The movie showed some things like red square and other paintings that just dont seem to take any skill. This art movement does not seem to deserve the same attention against, say, classicism. I think dada is more about the statement then the actual art.

tmichals said...

After seeing that video today, I pretty much love everything by Dali. Before I got to know more about the painter, I thought they were cool, but I didn't really understand where it was coming from. However, now that I know more about his CRAZINESS, I really really like it.

Caroline said...

I agree, Dali is so wierd. I don't even know what to think about him, and now his paintings make alot more sense!

Caroline said...

...I mean like now I can kind of understand where the craziness in his paintings comes from.

Dean Elazab said...

Dali now has me looking at eggs and fish in a whole different fashion, that video made me have to re evaluate his art.

ndepass said...

i like this art!!! the Dada artist could actually paint and create art very well, they were just making a statement! they were protesting in a way of many things going on in the time and the work is fun and creative, not stupid!

bballinsupasta said...

i liked some of the dada art and i liked the idea behind the movement. i also like some of dali's work but loathed others of his collection. i did not like the dada video though because i almost had a seizure. once of my favorite works was the cubist fox painting.

Aaron Nussdorf said...

Dada struck me as more interesting and stimulating than Dali's works. I guess Surrealism is not my cup of tea. Dada being a complete protest against art seems more artistic in and of itself as opposed to Surrealism which seemed to sell-out [by not rejecting the styles and techniques of previous art movements] Dada'ism. Also, through Dada'ism's destructive nature, I feel that Dada'ism reveals something about basic human behavior, whereas Surrealism seems more concerned about what is hidden behing the concious viel.

jp said...

Dadaism, to me, is basically trolling art. I think trolling is pretty funny, and I would even dare to say it can be considered an art form - but I'm kind of half-and-half about liking Dada and hating it.

For example, I think "look guyz i maded a urinal, itz art lolol" is hilarious. It's even compelling in that it forces us to question how we define art. But all the vague political manifesto, the fake-language conversations, the "dadadada" chanting, the characterization of the whole thing as some sort of Civil Rights Movement-style protest... that stuff's all just kinda douchey. They're messing with art snobs, and that's funny and I can appreciate it. But calling Dada a "protest against art" is like calling South Park a "protest against pop culture."

South Park is funny and great satire, and it's become popular enough that in some ways it can be a cultural catalyst. You could even call it art. But I would never call it a freaking "protest" - and I would say the exact same thing for Dadaism.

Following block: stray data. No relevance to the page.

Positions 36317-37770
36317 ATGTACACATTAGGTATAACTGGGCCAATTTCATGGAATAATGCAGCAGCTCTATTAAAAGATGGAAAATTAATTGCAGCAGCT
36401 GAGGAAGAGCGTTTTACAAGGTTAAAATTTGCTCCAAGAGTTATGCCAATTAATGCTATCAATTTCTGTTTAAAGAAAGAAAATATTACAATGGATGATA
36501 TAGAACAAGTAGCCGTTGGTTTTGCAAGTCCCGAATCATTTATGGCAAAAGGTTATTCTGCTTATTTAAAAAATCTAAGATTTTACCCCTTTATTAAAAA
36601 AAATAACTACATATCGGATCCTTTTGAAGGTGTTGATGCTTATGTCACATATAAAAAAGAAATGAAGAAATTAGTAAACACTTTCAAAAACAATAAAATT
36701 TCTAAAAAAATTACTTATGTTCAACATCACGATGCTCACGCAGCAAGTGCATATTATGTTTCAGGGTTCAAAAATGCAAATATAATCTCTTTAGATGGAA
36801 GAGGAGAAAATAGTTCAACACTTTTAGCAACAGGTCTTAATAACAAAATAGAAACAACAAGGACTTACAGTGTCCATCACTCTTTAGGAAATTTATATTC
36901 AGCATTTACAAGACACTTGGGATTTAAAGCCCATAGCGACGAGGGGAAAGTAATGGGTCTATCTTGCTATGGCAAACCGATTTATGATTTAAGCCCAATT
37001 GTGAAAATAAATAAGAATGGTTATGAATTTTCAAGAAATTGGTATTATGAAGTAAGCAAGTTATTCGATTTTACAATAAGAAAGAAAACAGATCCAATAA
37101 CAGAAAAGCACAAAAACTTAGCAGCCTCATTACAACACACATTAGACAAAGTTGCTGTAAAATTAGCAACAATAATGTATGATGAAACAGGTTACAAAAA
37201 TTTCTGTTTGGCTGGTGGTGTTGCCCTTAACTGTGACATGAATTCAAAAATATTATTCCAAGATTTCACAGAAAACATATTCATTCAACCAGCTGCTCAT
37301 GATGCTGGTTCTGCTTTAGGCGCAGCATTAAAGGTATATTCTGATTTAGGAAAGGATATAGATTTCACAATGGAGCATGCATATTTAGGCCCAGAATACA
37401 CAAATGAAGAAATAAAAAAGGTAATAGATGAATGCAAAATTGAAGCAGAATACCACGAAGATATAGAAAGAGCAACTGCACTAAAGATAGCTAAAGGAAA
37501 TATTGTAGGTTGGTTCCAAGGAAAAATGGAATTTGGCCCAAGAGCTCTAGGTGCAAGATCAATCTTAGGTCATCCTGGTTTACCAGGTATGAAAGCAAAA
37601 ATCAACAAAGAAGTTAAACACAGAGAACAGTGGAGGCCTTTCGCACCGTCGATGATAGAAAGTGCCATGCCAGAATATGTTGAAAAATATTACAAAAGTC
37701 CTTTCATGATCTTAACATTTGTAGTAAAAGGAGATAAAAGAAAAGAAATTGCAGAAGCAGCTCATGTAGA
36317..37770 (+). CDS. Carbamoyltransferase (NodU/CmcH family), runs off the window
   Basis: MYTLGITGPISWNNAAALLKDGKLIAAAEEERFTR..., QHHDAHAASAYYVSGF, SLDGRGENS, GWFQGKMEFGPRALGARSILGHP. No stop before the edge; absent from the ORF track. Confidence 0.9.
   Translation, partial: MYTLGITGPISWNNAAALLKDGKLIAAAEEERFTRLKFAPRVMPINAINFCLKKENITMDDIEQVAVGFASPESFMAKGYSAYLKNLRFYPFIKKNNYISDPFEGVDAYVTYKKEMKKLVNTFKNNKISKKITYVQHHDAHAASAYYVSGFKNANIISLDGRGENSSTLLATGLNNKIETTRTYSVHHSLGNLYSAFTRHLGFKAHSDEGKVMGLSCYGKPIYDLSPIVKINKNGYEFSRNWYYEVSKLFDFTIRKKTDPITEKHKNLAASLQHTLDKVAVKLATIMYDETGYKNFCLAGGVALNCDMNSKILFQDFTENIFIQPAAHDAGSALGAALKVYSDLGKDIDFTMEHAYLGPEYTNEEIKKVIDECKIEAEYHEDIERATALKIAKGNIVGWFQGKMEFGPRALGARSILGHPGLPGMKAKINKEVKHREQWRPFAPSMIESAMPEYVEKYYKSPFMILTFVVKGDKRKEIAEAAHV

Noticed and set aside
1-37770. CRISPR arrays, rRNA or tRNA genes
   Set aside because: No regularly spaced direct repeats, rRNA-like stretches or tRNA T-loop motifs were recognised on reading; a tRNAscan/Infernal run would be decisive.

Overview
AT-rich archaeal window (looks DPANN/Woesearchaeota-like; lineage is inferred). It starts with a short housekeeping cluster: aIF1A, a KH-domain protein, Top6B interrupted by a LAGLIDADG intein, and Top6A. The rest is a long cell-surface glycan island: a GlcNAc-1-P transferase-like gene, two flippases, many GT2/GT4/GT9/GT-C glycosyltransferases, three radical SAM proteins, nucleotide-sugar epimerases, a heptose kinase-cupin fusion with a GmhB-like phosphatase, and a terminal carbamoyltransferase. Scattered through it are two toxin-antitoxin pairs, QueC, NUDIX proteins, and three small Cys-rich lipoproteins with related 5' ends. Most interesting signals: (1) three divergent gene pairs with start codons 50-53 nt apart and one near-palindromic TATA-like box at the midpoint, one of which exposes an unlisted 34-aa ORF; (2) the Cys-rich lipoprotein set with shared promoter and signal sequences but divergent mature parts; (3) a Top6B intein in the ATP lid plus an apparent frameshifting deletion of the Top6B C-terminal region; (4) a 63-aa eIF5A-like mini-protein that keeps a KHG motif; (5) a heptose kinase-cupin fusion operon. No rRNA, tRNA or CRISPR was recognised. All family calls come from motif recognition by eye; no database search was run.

tl;dr Dada is funny, and you could plausibly call it art, but calling it a "protest against art" is lame

Ehren said...

I don't really think Dada is about the art, more about what the "art" means, so when somebody calls Duchamp an artist I think that is a bit of a stretch. Just because he put his name on a toilet doesn't mean he should be called an artist just as Picasso and Degas and MIchelangelo are called artists. This doesn't mean that Duchamp didn't have some novel, groundbreaking ideas, but just because he did something innovative doesn't make him and an artist.

El Paco said...

I'm not the biggest fan of cubism. I really didn't like it at first, and I went home and talked to my parents about Picasso and Braque. They said that they felt the same way I did when they just saw pictures of the painting, but when they saw the actual cubism paintings up close, their opinions changed. Some of the paintings are apparently massive, and I've decided that they must be intricately detailed in their lack of detail. (That made more sense in my head)

Margaret said...

I think it's healthy that some of you guys don't like what we're studying. It means you think for yourselves rather than love every famous work of art just 'cause it's famous and by extension, "good".

I kind of like Dada. It's fun. Though, I agree, I don't really want to call Duchamp an artist... maybe a statementist. I think the Dadaist just meant to have fun defying traditional western values about art.

Without the Dadaist though, where would we be? I think a lot of the contemporary art we have now references what they did. They went there, which allows us to travel down that road too, if we want to. Kind of like the paved the way for us.

ndepass said...

I agree with Margaret on her saying dada is fun because thats what it is, these people knew they weren't creating masterpieces! it was just a protest and we should accept it for what it is and just appreciate it for being creative, original, and innovative!!!

Manal said...

I think 20th century art shows exactly how much more freedom we have now. Before, there were limitations and certain subjects that were permissible. As time passed, there were additions made to the paintable subject matter, however now especially the idea of DADA art shows the progress and advancements made.